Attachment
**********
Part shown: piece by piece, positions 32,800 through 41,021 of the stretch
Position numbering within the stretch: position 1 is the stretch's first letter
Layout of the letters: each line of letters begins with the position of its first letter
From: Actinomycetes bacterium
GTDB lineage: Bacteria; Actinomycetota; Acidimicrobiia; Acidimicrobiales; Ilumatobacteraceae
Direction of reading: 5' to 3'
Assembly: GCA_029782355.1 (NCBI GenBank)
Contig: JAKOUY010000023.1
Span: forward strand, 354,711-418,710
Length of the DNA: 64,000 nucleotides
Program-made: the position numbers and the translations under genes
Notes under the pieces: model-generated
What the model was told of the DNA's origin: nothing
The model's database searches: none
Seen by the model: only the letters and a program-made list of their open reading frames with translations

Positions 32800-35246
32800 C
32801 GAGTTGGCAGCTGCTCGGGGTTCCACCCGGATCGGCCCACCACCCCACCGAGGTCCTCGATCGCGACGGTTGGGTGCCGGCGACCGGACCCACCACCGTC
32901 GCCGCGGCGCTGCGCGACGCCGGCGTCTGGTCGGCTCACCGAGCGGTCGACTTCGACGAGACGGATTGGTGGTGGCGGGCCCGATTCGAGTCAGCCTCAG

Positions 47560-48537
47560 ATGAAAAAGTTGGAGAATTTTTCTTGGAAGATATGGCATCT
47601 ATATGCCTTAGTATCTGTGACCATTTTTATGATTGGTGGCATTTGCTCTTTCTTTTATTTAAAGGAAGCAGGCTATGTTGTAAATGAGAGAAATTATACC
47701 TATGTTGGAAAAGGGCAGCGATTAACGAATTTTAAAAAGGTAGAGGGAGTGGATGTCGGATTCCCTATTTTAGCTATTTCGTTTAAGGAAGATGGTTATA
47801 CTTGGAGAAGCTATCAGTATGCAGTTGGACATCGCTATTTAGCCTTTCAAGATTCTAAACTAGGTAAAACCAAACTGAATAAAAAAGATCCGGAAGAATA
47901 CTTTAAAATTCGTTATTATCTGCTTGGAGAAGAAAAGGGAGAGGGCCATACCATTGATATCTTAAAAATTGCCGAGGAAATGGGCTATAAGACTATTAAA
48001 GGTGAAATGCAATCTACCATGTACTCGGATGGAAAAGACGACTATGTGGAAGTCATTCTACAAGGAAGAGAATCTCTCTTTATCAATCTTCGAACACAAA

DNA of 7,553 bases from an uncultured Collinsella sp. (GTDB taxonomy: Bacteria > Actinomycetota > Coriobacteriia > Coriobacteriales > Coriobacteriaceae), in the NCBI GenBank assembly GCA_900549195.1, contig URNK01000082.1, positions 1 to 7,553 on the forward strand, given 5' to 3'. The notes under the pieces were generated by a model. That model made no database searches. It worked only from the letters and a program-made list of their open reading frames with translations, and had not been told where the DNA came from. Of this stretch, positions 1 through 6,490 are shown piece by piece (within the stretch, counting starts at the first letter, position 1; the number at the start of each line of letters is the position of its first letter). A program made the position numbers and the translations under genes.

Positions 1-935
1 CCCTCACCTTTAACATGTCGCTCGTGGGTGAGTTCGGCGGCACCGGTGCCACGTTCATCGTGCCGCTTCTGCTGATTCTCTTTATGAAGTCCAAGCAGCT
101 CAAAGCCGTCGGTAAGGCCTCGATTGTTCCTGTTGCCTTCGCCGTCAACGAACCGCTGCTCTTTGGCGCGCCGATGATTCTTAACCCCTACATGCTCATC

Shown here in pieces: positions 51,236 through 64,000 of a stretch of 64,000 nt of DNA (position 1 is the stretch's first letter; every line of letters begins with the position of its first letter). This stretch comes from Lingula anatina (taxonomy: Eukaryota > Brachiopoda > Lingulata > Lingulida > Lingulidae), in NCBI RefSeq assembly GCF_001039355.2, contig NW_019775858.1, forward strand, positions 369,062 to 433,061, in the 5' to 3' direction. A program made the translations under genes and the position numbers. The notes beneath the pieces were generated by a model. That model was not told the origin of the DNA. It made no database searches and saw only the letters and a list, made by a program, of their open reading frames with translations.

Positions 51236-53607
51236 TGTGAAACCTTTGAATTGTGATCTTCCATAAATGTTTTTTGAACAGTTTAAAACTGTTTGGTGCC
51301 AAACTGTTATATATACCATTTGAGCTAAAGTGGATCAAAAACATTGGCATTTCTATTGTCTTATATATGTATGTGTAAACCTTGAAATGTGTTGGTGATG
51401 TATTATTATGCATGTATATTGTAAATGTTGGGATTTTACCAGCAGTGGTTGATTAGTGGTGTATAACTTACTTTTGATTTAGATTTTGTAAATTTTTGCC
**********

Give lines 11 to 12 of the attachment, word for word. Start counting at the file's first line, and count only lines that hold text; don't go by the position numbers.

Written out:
Program-made: the position numbers and the translations under genes
Notes under the pieces: model-generated